Borders' Kobo e-reader launches June 17th for $149

Border’s ebook reader is now official. The Kobo produced device will be available on June 17th for $149 featuring a 6" e-Ink display, 1GB of internal storage, and an SD card slot. This is a very aggressive price point when considering its closest competition, Amazon’s Kindle and Barnes & Noble’s Nook, both clock in at $259.

While the device has a price advantage when compared to its competition, it lacks any sort of built-in wireless connectivity, so books can't be bought directly on the device. Outside of this caveat, Borders is taking an aggressive approach to how books are purchased and where they can be read. Border's Kobo e-reader site touts, "Borders eBooks won't tie you to one particular device. Buy an eBook at Borders.com or through our apps and download it instantly to your choice of devices—popular smartphones, eReaders, or your PC."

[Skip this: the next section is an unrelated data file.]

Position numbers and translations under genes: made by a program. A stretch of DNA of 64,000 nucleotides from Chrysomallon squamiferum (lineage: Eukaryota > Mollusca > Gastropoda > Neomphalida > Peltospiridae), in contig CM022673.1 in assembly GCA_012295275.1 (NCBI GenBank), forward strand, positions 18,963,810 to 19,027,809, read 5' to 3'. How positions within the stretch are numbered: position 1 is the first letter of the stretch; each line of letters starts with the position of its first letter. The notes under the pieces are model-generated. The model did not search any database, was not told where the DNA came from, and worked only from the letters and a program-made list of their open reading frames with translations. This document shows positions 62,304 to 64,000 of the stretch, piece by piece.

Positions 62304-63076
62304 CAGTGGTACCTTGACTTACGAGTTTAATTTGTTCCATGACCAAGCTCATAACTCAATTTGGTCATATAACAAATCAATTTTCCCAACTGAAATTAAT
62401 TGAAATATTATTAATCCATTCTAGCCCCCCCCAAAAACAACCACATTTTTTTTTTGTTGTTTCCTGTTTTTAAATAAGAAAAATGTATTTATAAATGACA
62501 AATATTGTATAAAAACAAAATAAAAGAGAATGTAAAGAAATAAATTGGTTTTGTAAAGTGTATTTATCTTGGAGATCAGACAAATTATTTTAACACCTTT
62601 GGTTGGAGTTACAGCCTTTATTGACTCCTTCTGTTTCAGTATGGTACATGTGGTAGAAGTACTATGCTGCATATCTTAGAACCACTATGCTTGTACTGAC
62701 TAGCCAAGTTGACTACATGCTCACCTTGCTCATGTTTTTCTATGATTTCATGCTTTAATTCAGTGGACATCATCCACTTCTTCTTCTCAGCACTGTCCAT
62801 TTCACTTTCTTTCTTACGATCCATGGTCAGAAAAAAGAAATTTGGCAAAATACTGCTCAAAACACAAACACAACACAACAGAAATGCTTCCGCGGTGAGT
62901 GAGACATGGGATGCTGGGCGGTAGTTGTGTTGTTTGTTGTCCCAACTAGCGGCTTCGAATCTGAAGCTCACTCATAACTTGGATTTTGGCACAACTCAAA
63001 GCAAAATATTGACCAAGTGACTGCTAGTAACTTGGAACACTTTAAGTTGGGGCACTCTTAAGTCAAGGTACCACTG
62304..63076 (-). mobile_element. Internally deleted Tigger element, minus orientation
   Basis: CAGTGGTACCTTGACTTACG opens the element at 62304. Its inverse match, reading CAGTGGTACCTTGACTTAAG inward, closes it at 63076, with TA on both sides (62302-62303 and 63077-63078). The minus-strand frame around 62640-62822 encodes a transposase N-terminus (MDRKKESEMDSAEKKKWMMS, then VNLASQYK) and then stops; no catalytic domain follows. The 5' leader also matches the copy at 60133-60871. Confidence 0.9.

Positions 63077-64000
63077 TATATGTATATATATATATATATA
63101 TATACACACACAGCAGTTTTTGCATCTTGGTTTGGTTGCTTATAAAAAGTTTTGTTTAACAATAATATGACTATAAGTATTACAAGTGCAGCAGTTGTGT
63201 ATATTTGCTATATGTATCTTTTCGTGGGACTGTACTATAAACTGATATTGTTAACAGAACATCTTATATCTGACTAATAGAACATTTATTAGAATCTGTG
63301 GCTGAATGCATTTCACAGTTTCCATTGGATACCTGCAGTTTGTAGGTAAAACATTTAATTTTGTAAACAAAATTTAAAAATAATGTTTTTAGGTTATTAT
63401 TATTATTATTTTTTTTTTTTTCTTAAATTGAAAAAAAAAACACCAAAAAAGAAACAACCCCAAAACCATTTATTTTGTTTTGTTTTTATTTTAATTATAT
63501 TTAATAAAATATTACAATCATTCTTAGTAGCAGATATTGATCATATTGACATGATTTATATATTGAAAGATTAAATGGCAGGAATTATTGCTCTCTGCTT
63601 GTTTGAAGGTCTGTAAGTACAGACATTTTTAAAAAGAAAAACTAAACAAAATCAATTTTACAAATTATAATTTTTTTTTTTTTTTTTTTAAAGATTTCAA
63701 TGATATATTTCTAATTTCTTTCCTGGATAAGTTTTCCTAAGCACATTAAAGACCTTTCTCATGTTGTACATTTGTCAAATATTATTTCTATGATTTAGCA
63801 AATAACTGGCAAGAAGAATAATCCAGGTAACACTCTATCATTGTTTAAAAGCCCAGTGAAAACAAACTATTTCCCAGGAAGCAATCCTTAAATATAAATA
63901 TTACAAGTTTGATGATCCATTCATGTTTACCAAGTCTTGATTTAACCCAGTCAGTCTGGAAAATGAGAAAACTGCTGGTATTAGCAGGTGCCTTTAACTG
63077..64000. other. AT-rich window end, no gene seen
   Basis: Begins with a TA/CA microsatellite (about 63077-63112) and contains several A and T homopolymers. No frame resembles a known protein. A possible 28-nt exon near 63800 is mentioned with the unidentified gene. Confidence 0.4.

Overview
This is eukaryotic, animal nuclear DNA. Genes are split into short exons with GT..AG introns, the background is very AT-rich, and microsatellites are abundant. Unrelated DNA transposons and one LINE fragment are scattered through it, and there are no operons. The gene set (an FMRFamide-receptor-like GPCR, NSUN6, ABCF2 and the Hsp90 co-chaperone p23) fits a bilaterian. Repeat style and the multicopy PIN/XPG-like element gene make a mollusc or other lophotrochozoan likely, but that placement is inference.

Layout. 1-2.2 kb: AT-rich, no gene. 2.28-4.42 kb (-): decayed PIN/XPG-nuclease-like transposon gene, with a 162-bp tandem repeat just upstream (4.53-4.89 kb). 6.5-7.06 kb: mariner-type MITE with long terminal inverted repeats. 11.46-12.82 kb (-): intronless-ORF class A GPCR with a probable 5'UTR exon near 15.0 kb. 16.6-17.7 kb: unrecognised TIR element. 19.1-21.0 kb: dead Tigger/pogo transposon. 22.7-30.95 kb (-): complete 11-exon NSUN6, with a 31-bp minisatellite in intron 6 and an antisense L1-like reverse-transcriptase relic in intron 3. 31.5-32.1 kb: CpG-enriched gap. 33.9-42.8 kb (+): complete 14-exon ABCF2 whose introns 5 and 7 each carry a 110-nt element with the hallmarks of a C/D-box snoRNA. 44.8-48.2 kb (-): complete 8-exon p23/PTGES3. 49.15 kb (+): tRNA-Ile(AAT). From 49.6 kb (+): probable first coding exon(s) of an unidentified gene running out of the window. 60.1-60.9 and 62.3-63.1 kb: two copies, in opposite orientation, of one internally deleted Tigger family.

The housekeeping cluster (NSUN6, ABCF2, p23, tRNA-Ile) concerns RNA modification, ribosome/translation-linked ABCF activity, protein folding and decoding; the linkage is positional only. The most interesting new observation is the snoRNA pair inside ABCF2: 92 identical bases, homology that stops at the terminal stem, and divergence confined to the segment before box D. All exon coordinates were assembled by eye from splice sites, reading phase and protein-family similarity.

The Kobo e-reader will ship preloaded with 100 classic books, and will have over a million e-books available for purchase. Cheap hardware, a broad title library, and a platform agnostic approach may be a strong enough combination for Borders to grab a piece of the ebook market.

Although the hardware doesn’t launch until June 17th, the Kobo eBooks app is already available for iPhone and iPad.

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38 Comments

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I'd like to add a friendly word of caution as I've worked for Borders in the past. This may be an aggressive price point, but the competition is from more stable companies.

I recommend checking into the companies you're getting your readers from for future support and upgrade options. Figure you'll be getting your materials in whatever formats supported by your current viewer. Look for being able to use the media you're getting now even on future generations of this hardware. Companies want to make money off selling you even the ebook form and you should want to be able to enjoy your purchase for years to come. Think longevity.